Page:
The sudden appearance of a new train platform beneath the Bourne Bridge has residents and town leaders lobbing criticism at state officials.
Construction of the platform, which has been on hold for several years, took place this week. The board of selectmen said the project took place without any forewarning.
The topic of the train platform project was raised during the selectmen’s meeting Tuesday, May 14. During public comment, William A. Nelson Jr. of Farnum Road brought the project to the attention of the board.
Mr. Nelson questioned whether the Cape Cod Regional Transit Authority (CCRTA) had notified the town of its plan to build the platform, or if the agency had sought any input from the town prior to moving forward with construction.
Although he said that he understood the state’s position that it can do whatever it wishes on its right-of-way, he also said that some advance notice of the plan to build would have been appropriate.
“At least in terms of being a good neighbor, that they would inform us of what’s going on,” he said.
Peter J. Meier, chairman of the board, said the selectmen could not discuss the matter Tuesday night because it was raised during public comment and was not an agenda item.
During a telephone interview the following day, Mr. Meier concurred that some notice should have been given the town, or CCRTA administrator Thomas S. Cahir should have appeared before the selectmen to announce the start of construction. He said he was disappointed in the lack of transparency.
“We may not have the authority to say yes or no,” he said, “but you come into our town. Don’t disrespect us. Communication has to be foremost. People look to the leaders of the town for answers, even for things beyond our control.”
Contacted this week, Mr. Cahir countered that, over the past year, he has spoken about plans for building the platform with members of the board of selectmen. He added that Town Administrator Thomas M. Guerino, who serves as chairman of the CCRTA’s board of directors, was also aware of the plans for the platform.
“I’ve spoken to several town leaders over the past year that this was happening,” Mr. Cahir said. “It didn’t seem to be an issue of concern.”
The train platform was first proposed in the fall of 2014. The Massachusetts Department of Transportation announced plans to build a new 4,000-square-foot platform to accommodate the CapeFLYER summer weekend train that runs round trips between Boston and Hyannis.
The proposed platform would be on Army Corps of Engineers property and a state-owned rail right-of-way on the Cape side of the Cape Cod Canal. The platform was approved by the Bourne Conservation Commission, with an order of conditions issued by the commission, making it subject to town wetlands bylaws.
Construction of the new platform was supposed to take place in early 2015. Mr. Cahir announced in February 2015 that the project was being put on hold, due to the substantial amount of snow that had already fallen that winter.
Mr. Cahir told the board of selectmen back then that there was not enough time to put the project out to bid and have the platform built in time for Memorial Day Weekend, when the CapeFLYER goes into operation. The project has lain dormant since then.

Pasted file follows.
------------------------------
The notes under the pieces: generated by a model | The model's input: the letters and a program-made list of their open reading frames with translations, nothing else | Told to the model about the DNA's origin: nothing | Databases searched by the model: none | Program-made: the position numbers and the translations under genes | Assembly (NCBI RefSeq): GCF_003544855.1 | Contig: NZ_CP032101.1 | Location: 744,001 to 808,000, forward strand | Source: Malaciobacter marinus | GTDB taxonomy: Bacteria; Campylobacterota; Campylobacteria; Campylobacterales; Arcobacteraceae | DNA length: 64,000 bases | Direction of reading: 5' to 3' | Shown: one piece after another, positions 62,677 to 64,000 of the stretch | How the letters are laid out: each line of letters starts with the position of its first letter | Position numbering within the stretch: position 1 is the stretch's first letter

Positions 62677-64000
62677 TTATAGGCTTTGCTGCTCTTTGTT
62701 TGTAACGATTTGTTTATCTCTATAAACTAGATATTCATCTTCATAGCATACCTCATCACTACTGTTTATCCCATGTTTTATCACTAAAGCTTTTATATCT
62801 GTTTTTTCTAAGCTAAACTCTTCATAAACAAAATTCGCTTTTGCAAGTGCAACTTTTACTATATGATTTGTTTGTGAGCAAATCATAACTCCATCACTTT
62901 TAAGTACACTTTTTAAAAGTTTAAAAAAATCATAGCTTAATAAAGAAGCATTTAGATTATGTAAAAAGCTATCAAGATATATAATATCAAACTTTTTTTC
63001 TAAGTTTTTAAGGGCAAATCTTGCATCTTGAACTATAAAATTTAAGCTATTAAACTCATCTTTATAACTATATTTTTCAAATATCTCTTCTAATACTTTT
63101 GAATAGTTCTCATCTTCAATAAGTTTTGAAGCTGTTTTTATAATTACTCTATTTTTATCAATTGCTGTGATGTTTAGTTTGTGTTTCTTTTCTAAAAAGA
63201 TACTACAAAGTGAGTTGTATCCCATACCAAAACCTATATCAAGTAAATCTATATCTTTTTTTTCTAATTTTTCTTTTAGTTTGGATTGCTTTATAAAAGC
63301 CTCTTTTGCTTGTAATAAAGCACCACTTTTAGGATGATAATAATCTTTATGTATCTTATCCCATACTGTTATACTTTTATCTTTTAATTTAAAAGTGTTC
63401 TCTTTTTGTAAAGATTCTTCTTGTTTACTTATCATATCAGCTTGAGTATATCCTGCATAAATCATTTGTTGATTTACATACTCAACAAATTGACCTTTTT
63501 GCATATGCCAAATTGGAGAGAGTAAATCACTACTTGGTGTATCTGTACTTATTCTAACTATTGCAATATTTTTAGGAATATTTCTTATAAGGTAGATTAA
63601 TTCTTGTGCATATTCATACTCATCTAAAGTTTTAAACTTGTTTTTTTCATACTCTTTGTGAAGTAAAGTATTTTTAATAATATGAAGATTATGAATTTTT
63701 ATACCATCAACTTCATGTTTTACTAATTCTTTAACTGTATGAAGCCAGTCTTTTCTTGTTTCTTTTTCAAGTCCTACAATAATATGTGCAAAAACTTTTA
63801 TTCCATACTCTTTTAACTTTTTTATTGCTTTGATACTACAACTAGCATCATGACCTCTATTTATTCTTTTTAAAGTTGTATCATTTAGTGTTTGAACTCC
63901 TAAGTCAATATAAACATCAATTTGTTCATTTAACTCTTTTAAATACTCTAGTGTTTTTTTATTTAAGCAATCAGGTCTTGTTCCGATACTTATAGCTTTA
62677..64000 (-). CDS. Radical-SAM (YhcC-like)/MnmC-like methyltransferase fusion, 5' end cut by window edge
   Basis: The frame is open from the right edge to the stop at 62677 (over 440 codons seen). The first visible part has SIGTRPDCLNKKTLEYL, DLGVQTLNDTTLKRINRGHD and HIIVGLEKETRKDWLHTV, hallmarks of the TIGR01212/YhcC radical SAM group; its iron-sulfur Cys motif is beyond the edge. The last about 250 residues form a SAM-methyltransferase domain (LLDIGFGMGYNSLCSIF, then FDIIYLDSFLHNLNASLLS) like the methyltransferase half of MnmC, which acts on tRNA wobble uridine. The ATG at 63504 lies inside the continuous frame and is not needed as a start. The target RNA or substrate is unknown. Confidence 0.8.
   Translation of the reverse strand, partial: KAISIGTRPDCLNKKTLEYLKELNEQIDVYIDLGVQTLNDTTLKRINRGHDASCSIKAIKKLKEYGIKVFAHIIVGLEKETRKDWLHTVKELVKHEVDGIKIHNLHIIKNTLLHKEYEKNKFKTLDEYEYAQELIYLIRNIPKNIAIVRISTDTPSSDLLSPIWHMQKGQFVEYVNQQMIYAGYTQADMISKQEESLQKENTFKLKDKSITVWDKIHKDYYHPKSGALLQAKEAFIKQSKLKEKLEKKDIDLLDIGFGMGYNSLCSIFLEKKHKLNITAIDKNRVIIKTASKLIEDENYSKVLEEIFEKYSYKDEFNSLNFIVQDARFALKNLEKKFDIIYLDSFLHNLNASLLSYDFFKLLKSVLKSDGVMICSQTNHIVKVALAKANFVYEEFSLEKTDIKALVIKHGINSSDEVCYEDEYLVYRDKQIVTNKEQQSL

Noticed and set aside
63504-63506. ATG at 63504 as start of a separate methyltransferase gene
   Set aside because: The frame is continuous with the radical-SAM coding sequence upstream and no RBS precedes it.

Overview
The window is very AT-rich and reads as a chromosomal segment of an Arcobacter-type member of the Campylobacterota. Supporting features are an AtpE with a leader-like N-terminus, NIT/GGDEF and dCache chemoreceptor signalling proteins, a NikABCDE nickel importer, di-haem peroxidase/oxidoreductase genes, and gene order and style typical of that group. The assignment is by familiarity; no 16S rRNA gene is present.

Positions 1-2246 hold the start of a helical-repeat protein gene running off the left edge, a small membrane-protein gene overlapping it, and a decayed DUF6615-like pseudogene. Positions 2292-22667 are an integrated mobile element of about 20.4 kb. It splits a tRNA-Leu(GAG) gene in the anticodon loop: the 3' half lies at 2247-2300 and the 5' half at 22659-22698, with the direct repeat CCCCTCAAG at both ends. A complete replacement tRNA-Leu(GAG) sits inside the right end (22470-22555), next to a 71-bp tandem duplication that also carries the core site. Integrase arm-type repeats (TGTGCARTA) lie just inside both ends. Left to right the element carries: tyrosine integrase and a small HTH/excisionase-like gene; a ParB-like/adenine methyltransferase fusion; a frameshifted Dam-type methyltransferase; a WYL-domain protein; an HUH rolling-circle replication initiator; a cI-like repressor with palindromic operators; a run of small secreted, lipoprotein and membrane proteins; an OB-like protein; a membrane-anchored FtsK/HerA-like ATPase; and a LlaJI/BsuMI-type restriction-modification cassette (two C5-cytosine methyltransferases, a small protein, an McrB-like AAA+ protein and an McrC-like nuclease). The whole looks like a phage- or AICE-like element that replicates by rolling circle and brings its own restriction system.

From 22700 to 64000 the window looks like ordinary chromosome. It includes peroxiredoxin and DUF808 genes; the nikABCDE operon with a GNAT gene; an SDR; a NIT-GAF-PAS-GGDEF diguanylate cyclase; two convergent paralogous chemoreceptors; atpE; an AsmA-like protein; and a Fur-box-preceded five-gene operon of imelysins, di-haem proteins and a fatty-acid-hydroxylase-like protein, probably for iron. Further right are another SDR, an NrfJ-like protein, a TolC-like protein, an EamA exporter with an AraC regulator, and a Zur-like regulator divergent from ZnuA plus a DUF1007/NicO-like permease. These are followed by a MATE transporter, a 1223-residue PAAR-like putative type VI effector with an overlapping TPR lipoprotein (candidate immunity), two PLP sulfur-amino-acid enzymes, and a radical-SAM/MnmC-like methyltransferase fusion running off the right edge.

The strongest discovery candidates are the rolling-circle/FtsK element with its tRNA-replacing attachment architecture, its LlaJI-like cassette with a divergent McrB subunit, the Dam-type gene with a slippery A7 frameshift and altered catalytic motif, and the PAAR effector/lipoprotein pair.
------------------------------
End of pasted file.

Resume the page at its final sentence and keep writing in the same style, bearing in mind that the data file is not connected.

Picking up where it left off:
This week, Mr. Cahir said the platform was almost built last year, but it was delayed again because of other projects MassDOT was working on in the Boston area. He said that the benefits of the platform were so significant, it was decided to go forward with it this year.
Mr. Cahir said the purpose to the platform is to accommodate CapeFLYER passengers who do not want to de-train in Buzzards Bay and then have to navigate the traffic going over the Bourne Bridge. He said that 25 percent of the CapeFLYER’s passengers get off in Buzzards Bay, and 60 percent of them go over the bridge and head toward Falmouth or Woods Hole, or in the direction of the Mid-Cape Highway.
“The comment I get from people coming off the CapeFLYER all the time is, ‘This is great, but now I have to go into the bridge traffic to make my boat,’” he said.
Mr. Cahir said there is no cost to construction of the new platform. He said that it was built using debris from bridges that had been taken down around the state. In addition, it was built and installed by MBTA workers, he said.
In 2014, the platform project ran afoul of residents who live in the area of the platform’s proposed location, including Mr. Nelson and former selectman Donald E. (Jerry) Ellis. Both argued that the platform was the first step to high-speed commuter rail running alongside residents’ backyards.
Former selectman Stephen F. Mealy also questioned the logic to dropping passengers off on the Cape side of the canal. Mr. Mealy said those same passengers still need to either navigate the Bourne Bridge Rotary or contend with traffic on Sandwich Road headed to Route 6 or 6A.
Mr. Cahir continued to maintain that the platform will be beneficial in the long run.
“I would think that constituents of the town administrator and the board of selectmen would recognize the benefit,” he said, “and I think they will once we do it once or twice.”
This year, CapeFLYER begins its annual weekend schedule starting Friday, May 24. Train service will continue on the weekends through Labor Day—Monday, September 2.